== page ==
Scary New Media

You know something is seriously changing in a genre when a masked serial killer invites you to check out his “blog”. Such a gesture is obviously a solicitation of interactive engagement — a marketing scheme intended to solicit an investment of attention and to mollify a fan base, with the promise of giving a web-savvy audience member “something extra” for free online. —Michael A. ArnzenScary New Media (Dissections)

A little later in the article, Arnzen offers a good discussion of new media horror as an expression of anxiety over new media itself.

I don’t get cable TV, and it has been so long since I have followed any TV series closely enough to consider this sort of thing. I do remember reading something about a controversy in that the cast of a particular show had agreed to air a certain number of short web-only episodes, but the studio execs refused to pay them extra for their work, so the episodes stopped.

As I understand it, YouTube has recently limited its clip lengths to 10 minutes, which is slightly longer than the average content hole in between the commercial breaks, and about the same length as the amount of film that the old movie cameras could shoot in one stretch.

This is getting off topic, but I’ll push on anyway.

Just today, Steve Jobs announced that he was changing the name of Apple Computers to Apple Inc, and he unveiled a new iPhone and a TV appliance that is supposed to sync your video files across your various video appliances. Some observers are predicting that the iPod is pretty much dead, but the new iPhone also looks pretty expensive, to those who don’t have executive epxense accounts to finance their toy purchases. At any rate, you can bet that we’re going to see a lot of hype for hand-held video. Way back in the dark ages, families used to gather in the living room to watch the same shows. Once you had cable TV, more channels meant it was likely that different family members would watch different things.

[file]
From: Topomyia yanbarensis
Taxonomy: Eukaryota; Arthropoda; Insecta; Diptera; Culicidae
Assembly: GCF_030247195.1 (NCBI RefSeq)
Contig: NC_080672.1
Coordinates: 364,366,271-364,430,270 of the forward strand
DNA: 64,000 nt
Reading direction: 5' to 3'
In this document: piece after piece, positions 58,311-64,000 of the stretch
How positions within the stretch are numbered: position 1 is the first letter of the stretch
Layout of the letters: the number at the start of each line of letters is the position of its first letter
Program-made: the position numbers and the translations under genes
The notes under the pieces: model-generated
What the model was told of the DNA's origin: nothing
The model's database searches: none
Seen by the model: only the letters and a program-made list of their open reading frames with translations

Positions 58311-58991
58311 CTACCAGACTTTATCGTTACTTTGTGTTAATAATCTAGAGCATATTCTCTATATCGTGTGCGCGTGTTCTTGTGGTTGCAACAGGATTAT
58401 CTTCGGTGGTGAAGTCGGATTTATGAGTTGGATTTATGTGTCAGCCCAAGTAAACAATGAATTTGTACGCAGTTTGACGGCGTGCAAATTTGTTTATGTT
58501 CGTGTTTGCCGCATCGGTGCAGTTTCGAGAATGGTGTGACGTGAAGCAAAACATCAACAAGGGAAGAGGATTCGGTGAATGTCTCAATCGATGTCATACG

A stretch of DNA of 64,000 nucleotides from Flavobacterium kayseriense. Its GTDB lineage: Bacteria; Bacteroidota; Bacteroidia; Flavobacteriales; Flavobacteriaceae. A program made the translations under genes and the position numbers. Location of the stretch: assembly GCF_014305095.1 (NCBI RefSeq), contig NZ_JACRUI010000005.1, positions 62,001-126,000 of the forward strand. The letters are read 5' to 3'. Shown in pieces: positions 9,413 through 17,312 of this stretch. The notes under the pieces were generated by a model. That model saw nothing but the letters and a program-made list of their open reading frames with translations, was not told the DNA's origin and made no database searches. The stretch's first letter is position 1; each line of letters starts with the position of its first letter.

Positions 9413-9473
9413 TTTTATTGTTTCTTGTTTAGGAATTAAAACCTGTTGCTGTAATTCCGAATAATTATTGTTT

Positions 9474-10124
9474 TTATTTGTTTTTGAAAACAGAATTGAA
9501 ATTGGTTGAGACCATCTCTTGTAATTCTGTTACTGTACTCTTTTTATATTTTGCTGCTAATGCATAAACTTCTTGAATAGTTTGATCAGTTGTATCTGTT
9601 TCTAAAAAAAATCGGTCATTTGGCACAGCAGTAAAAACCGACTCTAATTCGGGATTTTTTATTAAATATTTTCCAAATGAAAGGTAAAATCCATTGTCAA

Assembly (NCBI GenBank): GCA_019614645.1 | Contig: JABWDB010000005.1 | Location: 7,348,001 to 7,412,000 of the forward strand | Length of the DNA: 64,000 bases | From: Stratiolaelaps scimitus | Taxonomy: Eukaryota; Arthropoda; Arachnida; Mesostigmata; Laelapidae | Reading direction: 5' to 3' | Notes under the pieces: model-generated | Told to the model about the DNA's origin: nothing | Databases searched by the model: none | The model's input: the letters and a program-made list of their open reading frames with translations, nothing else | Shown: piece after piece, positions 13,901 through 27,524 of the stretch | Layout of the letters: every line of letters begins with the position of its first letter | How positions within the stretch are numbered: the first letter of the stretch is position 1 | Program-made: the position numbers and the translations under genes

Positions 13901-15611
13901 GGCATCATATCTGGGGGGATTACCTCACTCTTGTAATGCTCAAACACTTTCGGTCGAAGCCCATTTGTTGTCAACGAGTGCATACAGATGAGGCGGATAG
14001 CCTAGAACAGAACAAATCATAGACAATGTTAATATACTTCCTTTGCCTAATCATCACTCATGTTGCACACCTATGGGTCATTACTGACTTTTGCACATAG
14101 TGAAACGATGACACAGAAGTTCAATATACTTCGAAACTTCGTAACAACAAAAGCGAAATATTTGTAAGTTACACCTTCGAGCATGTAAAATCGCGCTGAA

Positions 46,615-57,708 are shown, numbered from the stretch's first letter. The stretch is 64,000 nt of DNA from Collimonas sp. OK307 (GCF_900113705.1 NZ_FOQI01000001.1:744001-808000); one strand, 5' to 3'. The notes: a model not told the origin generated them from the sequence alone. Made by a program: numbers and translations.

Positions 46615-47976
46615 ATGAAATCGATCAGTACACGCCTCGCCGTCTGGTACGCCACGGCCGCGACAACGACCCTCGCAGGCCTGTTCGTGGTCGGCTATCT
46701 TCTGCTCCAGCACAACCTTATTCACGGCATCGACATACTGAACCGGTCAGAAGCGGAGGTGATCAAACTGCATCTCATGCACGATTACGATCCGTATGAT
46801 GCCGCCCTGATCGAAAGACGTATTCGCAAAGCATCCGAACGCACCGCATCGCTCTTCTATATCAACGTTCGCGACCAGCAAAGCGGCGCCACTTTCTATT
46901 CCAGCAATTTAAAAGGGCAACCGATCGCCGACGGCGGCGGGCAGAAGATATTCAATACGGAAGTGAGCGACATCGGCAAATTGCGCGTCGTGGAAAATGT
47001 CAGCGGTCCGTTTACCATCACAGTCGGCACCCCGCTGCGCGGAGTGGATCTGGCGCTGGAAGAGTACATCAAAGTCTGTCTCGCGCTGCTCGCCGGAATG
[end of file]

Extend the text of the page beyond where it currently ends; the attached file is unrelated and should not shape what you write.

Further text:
Occasionally when our DVD player has been out, I have offered to watch a movie with my wife on my laptop computer, but she rejected the idea. To her, a computer is something you use when you are working. I don’t really watch many DVDs on my computer, but I do from time to time. And I’m fortunate enough that I have a job where I can tell myself that watching Blade Runner or playing an IF game is research, which it is.

I’m still more likely to want to build a Half-Life 2 level or program an IF game for relaxation if I can find a few unbroken hours to block out for such activities. (Blogging is typically what I do when I know I’m going to be interrupted, or when I’m too sick to concentrate, which has been the case for the past week.)